Laos is a must-see and perfect for a cultural holiday. Popular destinations include Luang Prabang, Vientiane, the Plain of Jars, and Pakse. Before you head off do a bit of research and learn the do’s and don’ts from various sources, read this to help you plan your trip!
Population: 6.8 million
Religion: Theravada Buddhism in the majority, animism in the minority
Emergency numbers: Police, 191; Tourist Police, 192
• Laos is the only landlocked country in Southeast Asia. It shares borders with China, Vietnam, Cambodia, Thailand and Myanmar.
• The Khone Pha Pheng waterfall, located in Champasak Province, is the largest waterfall in southeast Asia
• The national sport is kataw, similar to volleyball but using a rattan ball and feet instead of hands.
• Laos was a French protectorate until 1954 (apart from one year when it was occupied by the Japanese towards the end of World War II). Many of the older population still speak French.
• The Lao language is closely related to Thai.
• The country houses the Vieng Xai Caves which are a network of about 450 shelter caves that were used during the Vietnam War.
The key dates
- 13-15 April: Laos New Year. Celebrations can last for more than a week; be prepared to be soaked as throwing perfumed water is part of the festivities.
- 2 Dec: Lao National Day. Celebrating the victory of the proletariat in 1975.
The hot spots
Popular destinations include Luang Prabang, Vientiane, the Plain of Jars, and Pakse.
There are two World Heritage Sites: Luang Prabang town and the Vat Phou Champasak temple complex.
Some itinerary ideas
• The North: Vientiane – Vang Vieng – Luang Prabang – Plain of Jars
• The South: Vientiane – Savannakhet – Pakse – Si Phan Don (Four Thousand Islands)
How to stay healthy
• Unexploded mines and ordnance are a hazard in Laos, and kill around 300 people each year. Don’t stray off main routes in rural areas, and don’t pick up metal objects.
• Water-borne, food-borne and other infectious diseases are common, and serious outbreaks occur from time to time. Wash hands often, wash food when possible and drink bottled water.
While you’re there, please don’t…
• Forget the deodorant; personal cleanliness is valued highly in Laos, so anyone with strong body odour will not make themselves popular
• Show too much skin; Laotians dress conservatively, and will swim in rivers and waterfalls with at least shorts and a T-shirt on
• Disrespect the monks; the morning alms-giving in Luang Prabang is popular, but be respectful, don’t use flash photography, and don’t level your head higher than the monks’ heads
• Haggle hard; remember, what’s 50c for you is much more for them
Before you go, read …
The River’s Tale: A Year on the Mekong by Edward Gargan – the personal tale of a year-long journey along the nearly 3,000 miles of the Mekong River, from Tibet to the South China Sea.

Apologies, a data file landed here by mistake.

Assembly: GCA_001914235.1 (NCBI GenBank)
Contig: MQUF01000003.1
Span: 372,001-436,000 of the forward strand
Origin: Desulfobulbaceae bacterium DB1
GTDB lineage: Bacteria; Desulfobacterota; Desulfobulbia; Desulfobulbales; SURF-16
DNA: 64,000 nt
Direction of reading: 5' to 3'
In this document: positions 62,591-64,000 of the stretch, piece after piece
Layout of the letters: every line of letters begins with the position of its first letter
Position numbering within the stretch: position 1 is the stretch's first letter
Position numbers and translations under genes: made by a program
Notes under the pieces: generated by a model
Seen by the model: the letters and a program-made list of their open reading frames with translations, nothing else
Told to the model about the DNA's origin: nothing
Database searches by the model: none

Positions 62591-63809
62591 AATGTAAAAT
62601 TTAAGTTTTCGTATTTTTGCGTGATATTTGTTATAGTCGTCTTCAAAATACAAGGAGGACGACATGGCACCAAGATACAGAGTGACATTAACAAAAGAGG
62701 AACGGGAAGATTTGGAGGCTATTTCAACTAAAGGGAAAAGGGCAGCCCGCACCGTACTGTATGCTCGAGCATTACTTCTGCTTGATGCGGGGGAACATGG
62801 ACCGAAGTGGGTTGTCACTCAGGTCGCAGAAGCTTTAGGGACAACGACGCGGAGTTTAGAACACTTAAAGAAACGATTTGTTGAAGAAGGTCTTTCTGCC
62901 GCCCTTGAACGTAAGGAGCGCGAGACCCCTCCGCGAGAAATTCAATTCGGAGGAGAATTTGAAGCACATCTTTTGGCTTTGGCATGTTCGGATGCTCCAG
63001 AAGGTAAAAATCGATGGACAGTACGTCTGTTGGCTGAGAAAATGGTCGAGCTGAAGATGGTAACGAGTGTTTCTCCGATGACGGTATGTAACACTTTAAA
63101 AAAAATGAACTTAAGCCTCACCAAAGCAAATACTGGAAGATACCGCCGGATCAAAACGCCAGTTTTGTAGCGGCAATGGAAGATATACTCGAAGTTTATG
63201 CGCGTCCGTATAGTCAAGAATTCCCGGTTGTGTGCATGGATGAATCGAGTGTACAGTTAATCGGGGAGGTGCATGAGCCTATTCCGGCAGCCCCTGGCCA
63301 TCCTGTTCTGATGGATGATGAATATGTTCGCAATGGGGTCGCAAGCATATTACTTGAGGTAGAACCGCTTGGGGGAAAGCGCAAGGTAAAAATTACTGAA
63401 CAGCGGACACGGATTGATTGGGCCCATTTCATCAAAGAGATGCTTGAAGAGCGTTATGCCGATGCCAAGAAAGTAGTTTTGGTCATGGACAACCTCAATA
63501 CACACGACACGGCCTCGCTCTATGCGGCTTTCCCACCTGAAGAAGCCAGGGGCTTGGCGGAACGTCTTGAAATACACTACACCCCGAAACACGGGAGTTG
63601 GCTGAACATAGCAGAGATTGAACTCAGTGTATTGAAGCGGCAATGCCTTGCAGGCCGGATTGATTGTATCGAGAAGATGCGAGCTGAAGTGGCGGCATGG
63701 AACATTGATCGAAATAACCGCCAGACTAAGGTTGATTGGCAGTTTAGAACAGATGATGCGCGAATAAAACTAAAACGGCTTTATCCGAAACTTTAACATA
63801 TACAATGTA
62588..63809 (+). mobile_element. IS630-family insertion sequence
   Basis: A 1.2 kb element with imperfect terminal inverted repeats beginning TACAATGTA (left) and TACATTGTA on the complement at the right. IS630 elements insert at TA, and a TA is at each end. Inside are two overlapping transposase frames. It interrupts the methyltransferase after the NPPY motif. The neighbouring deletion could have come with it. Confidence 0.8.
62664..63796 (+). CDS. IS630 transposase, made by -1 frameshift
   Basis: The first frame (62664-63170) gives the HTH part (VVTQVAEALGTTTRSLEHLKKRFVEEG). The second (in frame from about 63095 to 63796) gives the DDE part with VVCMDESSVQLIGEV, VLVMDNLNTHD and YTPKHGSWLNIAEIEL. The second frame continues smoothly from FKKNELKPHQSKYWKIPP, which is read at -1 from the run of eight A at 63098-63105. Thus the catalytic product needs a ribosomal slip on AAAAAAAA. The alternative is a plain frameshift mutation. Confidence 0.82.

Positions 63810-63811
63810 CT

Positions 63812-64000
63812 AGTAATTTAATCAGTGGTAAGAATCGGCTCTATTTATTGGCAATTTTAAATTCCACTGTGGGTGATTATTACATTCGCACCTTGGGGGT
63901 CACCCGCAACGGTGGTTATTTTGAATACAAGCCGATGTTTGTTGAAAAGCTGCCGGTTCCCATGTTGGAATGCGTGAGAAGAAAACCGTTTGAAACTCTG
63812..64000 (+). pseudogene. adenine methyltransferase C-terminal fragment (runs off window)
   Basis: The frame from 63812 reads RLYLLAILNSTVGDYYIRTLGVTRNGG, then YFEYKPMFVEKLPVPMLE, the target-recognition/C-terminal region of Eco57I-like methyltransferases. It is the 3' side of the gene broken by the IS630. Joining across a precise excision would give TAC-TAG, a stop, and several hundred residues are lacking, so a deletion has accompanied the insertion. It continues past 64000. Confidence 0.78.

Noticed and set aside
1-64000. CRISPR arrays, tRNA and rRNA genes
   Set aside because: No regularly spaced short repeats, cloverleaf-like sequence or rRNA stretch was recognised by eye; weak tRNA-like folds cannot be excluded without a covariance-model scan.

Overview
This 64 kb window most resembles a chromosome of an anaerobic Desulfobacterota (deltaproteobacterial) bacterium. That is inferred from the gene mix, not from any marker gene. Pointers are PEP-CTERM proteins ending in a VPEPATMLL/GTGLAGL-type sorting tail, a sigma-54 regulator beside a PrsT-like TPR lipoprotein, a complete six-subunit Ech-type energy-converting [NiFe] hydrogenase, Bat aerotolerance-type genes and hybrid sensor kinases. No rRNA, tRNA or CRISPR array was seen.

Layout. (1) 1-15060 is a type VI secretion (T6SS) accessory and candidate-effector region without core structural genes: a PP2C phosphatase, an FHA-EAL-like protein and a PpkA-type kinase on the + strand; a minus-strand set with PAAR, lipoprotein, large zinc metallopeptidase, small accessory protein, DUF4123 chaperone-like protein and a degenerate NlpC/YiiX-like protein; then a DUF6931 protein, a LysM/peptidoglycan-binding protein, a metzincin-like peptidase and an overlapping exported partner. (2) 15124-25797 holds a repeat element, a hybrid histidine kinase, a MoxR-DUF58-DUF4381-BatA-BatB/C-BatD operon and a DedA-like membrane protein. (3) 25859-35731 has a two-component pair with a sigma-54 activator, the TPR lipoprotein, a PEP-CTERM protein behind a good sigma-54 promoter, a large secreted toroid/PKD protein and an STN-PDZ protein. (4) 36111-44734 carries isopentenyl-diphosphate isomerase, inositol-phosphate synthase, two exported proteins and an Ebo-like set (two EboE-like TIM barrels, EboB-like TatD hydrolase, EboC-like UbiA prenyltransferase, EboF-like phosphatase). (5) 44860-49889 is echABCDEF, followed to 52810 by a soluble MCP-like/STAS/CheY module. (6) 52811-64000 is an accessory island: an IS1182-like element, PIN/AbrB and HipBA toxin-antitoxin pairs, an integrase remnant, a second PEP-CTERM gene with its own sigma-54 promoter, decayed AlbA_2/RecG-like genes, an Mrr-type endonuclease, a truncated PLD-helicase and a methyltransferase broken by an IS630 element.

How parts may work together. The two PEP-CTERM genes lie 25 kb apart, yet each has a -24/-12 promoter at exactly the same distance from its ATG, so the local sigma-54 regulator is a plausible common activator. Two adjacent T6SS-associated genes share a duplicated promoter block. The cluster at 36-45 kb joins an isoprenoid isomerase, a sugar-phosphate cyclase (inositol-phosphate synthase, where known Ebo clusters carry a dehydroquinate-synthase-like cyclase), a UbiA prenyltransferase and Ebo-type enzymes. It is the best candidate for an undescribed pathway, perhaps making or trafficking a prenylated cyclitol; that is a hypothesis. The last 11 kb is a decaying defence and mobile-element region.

Before you go, watch …
The Betrayal – Nerakhoon. Academy Award-nominated documentary about a Laotian family’s struggles to assimilate into American life.
They said it
“The progress that Laos has made is quite momentous.” – Antonio Maria Costa, former UN Under-Secretary-General
“… this tamarind tree was near a road, so it belonged to everybody. We should all share it, not destroy it. It enriched our lives and our happiness. Wherever there was a tree, there was happiness.” – Outhine Bounyavong, Laotian writer
“If you like things easy, you’ll have difficulties; if you like problems, you’ll succeed.” – Laotian proverb
Do I need a visa?
Yes, most visitors need a visa to visit Laos. Visas can be obtained on arrival at major points of entry and are valid for 30 days. You’ll need two passport-size photographs (in fact, it’s a good tip to carry a couple of these to any country you visit), a passport valid for at least six months, and US dollars to pay the fee. For more info, or to arrange your visa before you go, visit the Laos Embassy in Singapore.
How long will it take me to get there?
Three hours from Singapore. Laos is 7 hours ahead of GMT and 1 hour behind Singapore.
What’s the money situation?
The official national currency in Laos is the Lao kip (LAK), although US dollars and Thai baht are also generally accepted. Try to ensure that you have sufficient kip if you’re heading out of the larger towns. You’re likely to find ATMs in all major towns in Laos, but note that the majority will allow only a maximum of 1,000,000 kip (US$125) per withdrawal. Only big hotels and higher end shops and restaurants in Luang Prabang will accept credit cards, usually for a small charge.
When’s the best time to visit?
December and January are considered the best time to travel, but November through March is also recommended. The dry, hot season is from March through May, followed by the rainy season from May through October. September is generally the rainiest month of the year.
What’s the lingo?
Lao. French and English are spoken in larger cities and tourist spots.
Here are some phrases to get you started:
Hello Sa bai dee
What is your name? Jâo seu nyãng?
My name is __ Kháwy seu
How much? Anh nee thao dai?
Thank you Khawp jai
I don’t understand Koi boh kow jai
Is there anything I should know about meeting the locals?
Place your hands together just below your chin and dip your head at the same time in a slight bow saying “Sa bai dee”.
What’s a must-try dish?
Laap (larb), a salad with a meat base, flavoured with lime, garlic, fish sauce, mint leaves, spring onion and ground toasted rice. A vegetarian version is also an option, with a base of mushroom or tofu.
What should I buy as a souvenir?
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